StoryCorps OutLoud To Shed New (And Long Overdue) Light On LGBT History

Dave Isay, founder and president of the non-profit oral history project StoryCorps, long envisioned an initiative focused on the lesbian, gay, bisexual and transgender community, a group often excluded from the historical record. "What we're doing is overdue," he told The Huffington Post. "We've done so well by accident in the last 10 years with these stories, so, by design, I can't imagine what we'll find."

Beginning June 28, StoryCorps OutLoud sets out across the country to record and preserve the stories of LGBT individuals, along with their families and friends. OutLoud is a project undertaken in the memory of Isay's father, psychiatrist Dr. Richard Isay. Professionally credited for helping to persuade the mental health community that homosexuality is not a mental disorder, Dr. Isay was himself a closeted gay man for many years. He came out to his son at the age of 52 and, in 2011, he married his partner of 31 years, Gordon Harrell, before passing away suddenly from cancer on June 28, 2012.

"I knew then we just had to find the money for this project, no matter what," said Isay.

It's fitting that OutLoud launches on the 45th anniversary of the Stonewall uprising. Fifteen years before Isay founded StoryCorps, he produced the first-ever documentary about the riots, "Remembering Stonewall," which broadcast in 1989.

"When I did the Stonewall documentary, I pitched it to the New York Post, and do you know what they said? They said, 'We don't believe in gay people.' They wouldn't run anything," said Isay.

"We've come far, but StoryCorps recognizes that we need to take a step back and listen," said Andrew Wallace, manager of StoryCorps OutLoud. "It is a needed project at this moment." Wallace, who had previously founded a grassroots oral history project as a student in Colorado, came to StoryCorps with a firm belief in its mission. "To be here, on this national platform, with the resources and the talent StoryCorps has to offer -- to be able to direct that toward this project -- it feels surreal," he said.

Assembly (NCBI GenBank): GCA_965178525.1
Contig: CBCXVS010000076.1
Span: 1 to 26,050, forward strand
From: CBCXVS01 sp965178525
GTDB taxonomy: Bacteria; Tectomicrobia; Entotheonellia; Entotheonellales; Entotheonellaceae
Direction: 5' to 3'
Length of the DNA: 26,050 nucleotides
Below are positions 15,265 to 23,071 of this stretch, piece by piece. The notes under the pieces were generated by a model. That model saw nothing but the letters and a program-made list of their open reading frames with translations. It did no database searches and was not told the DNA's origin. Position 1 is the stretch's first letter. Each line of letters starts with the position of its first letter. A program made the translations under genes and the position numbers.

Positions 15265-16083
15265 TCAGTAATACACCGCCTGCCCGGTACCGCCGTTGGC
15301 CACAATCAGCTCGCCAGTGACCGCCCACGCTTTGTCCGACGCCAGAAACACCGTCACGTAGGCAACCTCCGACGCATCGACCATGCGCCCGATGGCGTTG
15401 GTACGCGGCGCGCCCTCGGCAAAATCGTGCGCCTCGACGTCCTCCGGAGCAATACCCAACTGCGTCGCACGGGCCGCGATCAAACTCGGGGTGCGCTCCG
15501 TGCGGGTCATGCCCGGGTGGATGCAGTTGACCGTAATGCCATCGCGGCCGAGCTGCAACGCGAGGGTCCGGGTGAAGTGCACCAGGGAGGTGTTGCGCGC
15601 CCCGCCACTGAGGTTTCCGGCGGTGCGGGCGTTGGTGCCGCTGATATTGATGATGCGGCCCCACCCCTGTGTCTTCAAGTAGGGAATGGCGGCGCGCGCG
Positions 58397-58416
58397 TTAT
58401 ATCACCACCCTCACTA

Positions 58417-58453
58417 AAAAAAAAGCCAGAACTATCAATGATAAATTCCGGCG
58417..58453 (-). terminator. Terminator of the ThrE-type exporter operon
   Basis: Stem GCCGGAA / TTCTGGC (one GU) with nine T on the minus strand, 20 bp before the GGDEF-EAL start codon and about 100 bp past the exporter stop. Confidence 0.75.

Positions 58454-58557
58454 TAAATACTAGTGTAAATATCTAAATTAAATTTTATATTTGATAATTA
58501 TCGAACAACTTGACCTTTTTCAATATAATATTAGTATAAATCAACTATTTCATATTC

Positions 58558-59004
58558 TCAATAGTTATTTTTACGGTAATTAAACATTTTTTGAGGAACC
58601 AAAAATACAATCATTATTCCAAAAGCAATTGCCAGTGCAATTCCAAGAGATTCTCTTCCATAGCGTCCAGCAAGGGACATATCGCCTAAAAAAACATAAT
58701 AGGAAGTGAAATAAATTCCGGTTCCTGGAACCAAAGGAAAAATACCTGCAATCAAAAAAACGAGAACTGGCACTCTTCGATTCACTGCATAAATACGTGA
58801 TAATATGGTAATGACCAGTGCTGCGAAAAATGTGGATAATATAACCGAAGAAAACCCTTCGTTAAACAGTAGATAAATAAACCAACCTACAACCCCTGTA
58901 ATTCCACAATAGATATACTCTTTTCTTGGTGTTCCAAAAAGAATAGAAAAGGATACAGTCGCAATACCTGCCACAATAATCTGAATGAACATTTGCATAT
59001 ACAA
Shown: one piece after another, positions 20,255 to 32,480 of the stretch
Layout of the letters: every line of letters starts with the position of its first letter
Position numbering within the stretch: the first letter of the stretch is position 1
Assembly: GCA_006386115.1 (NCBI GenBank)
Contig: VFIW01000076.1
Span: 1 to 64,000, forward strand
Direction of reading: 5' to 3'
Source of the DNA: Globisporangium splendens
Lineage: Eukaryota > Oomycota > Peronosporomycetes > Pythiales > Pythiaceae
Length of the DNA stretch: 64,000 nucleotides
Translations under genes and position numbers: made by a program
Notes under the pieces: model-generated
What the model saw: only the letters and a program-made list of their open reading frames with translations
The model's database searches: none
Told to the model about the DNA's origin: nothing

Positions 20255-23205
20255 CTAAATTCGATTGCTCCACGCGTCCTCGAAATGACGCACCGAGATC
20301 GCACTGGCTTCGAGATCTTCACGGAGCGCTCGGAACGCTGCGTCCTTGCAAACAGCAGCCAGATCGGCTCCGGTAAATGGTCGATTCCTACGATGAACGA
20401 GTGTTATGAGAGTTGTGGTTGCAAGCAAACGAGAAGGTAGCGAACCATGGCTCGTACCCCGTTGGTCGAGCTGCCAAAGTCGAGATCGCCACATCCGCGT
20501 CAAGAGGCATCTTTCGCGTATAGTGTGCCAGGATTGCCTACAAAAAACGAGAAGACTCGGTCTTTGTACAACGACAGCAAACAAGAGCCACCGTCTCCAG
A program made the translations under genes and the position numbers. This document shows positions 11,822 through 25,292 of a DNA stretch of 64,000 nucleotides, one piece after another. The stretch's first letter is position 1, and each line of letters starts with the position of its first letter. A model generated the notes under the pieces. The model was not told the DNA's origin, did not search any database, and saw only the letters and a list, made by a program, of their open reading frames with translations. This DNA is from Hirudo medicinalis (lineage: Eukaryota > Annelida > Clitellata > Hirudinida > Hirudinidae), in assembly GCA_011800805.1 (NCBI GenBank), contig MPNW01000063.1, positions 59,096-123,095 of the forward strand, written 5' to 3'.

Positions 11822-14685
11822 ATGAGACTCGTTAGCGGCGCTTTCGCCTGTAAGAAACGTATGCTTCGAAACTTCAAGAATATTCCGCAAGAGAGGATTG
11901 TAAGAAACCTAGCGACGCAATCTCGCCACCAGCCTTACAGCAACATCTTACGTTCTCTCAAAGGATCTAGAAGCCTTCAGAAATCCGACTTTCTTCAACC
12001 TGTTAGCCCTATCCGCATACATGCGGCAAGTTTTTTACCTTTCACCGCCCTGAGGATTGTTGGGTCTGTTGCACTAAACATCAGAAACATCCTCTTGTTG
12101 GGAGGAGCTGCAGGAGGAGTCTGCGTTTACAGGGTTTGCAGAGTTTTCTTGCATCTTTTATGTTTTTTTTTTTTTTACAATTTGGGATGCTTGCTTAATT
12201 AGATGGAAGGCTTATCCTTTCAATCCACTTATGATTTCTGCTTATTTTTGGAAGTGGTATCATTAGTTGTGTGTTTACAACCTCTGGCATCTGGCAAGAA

At an event in New York City on Tuesday, special guest David Hyde Pierce hit on poignant truths with a witty observation: "When I was a little boy, there were no gay people," he said. "There were no lesbians, bisexuals, transgender people. And so nobody had any questions."

In 2014, StoryCorps is looking for answers. "I think, if you're living in certain communities in the South, for instance, I don't think you've really had the chance to tell your story, maybe ever," Isay said. "There's something intimate and safe about our format, and we hope that gives those people a chance to speak."

He continued: "We did one day of recording with an LGBT group in Kentucky and the head of that group said it was the most important thing that had ever happened to the gay community there."

Since its founding in 2003, StoryCorps, based in Brooklyn, New York, has recorded more than 50,000 interviews with 100,000 participants. Housed at the Library of Congress, the archive comprises the largest single collection of human voices in existence. StoryCorps brings their stories to the masses in weekly broadcasts on NPR, short animated films on PBS and the pages of bestselling books. "Hundreds of years from now, future generations will get to know their ancestors and hear them tell their own stories," said Isay. Previous targeted initiatives include StoryCorps Legacy and the Military Voices Initiative, among others. StoryCorps has secured about a quarter of the $2 million needed for OutLoud to achieve its goals.

"What we'll find will be painful at times," said Isay. "But it's so important that we get this history down."

Check out the latest for StoryCorps by Rauch Bros. Animation:



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